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Predictive Policing
The draft must contain:
1.Introduction with thesis statement, At least five body paragraphs, Conclusion and Reference
The paper must be three pages in length and formatted according to APA Style.
Write an eight page film critique of an American feature film of your Choosing. Use the list of
critical analysis questions provided in your textbook as a guide while writing your paper. Do
you need me to send those questions to you?
Areas that must be covered: Storytelling, acting, cinematography, editing, sound, style and
directing, impact of society on the film and vice versa, genre, application of at least one approach
to analysis and interpretation, overall textual themes.
Writing Tips
Students must select a film that they have not previously explored in class, either in written
assignments or discussion posts, Students must establish a coherent thesis statement in the
introduction of their paper with a claim that they intend to prove. The body of the essay serves
to support the thesis through an analysis of the film and other relevant material. Avoid simply
rehashing descriptive material from other source, Support your thesis through textual and formal
analysis. Refer to specific shots, scenes, characters, stylistic devices, and thees in the film., As
much as possible, use technical, literary and industry terms o make your points, If needed, you
may use additional resources to support your claims, Suggested sources might include academic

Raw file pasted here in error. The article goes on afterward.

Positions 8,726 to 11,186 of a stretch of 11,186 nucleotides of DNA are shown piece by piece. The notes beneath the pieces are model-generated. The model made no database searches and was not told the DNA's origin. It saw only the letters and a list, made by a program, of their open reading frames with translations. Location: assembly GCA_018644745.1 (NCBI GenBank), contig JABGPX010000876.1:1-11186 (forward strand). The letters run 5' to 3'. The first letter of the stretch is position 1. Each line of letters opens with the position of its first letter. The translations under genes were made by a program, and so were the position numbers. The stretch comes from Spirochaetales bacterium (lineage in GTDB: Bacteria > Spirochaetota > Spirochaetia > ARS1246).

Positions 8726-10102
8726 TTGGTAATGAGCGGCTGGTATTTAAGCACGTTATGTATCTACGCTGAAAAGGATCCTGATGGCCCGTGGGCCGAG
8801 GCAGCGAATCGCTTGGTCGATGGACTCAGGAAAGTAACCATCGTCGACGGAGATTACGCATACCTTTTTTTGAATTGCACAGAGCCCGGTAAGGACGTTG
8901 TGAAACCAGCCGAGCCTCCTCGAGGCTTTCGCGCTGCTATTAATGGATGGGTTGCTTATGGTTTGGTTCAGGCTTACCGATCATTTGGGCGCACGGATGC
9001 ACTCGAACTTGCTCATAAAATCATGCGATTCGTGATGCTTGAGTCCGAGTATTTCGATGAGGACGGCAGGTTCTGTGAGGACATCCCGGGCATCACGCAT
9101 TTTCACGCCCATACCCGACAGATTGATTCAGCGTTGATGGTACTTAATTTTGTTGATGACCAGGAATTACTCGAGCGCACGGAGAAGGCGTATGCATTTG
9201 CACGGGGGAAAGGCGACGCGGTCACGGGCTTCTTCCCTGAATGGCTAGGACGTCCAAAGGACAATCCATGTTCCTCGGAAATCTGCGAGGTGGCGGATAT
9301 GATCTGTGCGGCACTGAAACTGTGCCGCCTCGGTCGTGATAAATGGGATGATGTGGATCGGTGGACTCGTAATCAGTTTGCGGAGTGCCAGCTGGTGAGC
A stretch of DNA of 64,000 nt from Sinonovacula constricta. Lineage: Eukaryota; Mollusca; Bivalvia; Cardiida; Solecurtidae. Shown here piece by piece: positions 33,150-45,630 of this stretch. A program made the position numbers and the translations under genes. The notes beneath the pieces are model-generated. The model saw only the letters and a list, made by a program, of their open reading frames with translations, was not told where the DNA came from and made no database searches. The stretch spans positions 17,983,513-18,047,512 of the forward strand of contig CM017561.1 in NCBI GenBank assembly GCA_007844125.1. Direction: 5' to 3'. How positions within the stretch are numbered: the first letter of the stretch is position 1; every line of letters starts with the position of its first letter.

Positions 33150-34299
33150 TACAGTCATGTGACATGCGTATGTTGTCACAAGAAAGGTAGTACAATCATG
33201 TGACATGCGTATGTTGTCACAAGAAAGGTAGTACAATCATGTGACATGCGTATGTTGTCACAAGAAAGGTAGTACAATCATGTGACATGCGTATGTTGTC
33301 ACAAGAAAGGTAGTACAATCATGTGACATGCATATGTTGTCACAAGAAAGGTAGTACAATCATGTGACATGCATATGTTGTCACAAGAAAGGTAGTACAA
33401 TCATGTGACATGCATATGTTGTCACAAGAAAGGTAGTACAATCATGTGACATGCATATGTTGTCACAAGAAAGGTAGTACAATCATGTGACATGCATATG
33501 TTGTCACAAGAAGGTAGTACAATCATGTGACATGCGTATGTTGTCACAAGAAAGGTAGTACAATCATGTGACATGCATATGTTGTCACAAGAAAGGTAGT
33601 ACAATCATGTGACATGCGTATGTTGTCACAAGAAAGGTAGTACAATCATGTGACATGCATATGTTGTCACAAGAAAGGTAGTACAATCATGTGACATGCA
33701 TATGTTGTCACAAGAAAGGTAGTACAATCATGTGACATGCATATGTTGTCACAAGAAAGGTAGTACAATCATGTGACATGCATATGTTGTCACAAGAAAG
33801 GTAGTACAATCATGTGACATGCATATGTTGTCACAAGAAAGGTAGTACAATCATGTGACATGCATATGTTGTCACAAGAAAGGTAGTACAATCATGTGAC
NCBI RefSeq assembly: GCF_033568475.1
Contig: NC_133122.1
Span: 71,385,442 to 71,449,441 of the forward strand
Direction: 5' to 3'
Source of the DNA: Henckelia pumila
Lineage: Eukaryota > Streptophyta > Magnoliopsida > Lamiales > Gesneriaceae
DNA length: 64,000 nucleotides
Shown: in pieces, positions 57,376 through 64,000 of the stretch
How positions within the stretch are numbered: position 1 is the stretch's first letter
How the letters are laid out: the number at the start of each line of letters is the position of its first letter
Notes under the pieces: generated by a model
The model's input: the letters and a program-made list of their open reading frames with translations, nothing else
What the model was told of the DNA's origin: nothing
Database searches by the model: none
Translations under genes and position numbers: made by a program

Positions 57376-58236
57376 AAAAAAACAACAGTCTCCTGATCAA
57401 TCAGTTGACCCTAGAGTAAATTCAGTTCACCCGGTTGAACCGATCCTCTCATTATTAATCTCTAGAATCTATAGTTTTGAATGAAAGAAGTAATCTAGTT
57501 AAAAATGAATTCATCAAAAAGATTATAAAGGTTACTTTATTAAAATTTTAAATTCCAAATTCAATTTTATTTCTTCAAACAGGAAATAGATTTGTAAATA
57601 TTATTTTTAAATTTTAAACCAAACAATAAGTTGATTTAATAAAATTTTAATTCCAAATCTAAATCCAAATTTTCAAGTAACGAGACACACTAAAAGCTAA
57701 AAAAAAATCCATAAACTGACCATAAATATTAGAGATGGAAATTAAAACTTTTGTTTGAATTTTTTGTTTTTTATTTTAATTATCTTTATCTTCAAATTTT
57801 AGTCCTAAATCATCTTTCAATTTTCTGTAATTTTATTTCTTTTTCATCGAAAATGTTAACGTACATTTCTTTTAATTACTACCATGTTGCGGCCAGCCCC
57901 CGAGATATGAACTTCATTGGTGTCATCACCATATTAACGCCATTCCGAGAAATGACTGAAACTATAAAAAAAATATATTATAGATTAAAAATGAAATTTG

books and articles, film reviews, and personal opinions from reputable film critics and scholars,
information other than production details obtained fro popular sources such as the internet movie
database and Wikipedia is not considered reputable., only use plot information to support the
thematic points of the paper, Include only one to two sentences of plot summary when explaining
each of the required filmic elements, also, students should not choose a film that the authors of
the textbook have analyzed in detail.
Film Critique: Schindler’s List
Schindler’s List is a 1993 drama directed (and produced in part) by Steven Spielberg.
Highly acclaimed, the film was a recipient of several awards all over the world, including seven
Oscars, among them the Best Picture and the Best Director. The film would also win Best Film
and the David Lean Award for Direction. In my opinion, however, Schindler’s List lacks
accuracy and panders to emotionality as part of its public appeal, for example, by determinedly
dismissing Nazism as blatant psychopathy, the narrative evokes false hatred. Likewise, ideology
is side tracked and replaced by ambitions driven by megalomaniac dreams of power and money.
These are themes that quickly find traction in the capitalist western world of today, and are
unrepresentative of fervent Nazism, which appears dissolved in hatred primarily. In fervent
efforts at creating a timeless narrative, the film also fails, having merely created another
distortion as big as the old hollywood one of those “sophisticated Nazi gangsters” (Kolker,
Referential Content in the Film
The referential content the film is supposed to derive from is resolutely more accurate.
The essence of information comes from the efforts of Poldek Pfefferberg who was one of the
Schindler’s jews (Schindlerjuden). It was his testimony and motivation which was to birth the
movie in many ways. In the late 70s he was the inspiration for Thomas Keneally to publish
Schindler’s Ark in 1982. This Booker Prize winning novel was the principle storyline behind
Spielberg’s movie. More referential content was derived from the (then) survivors on the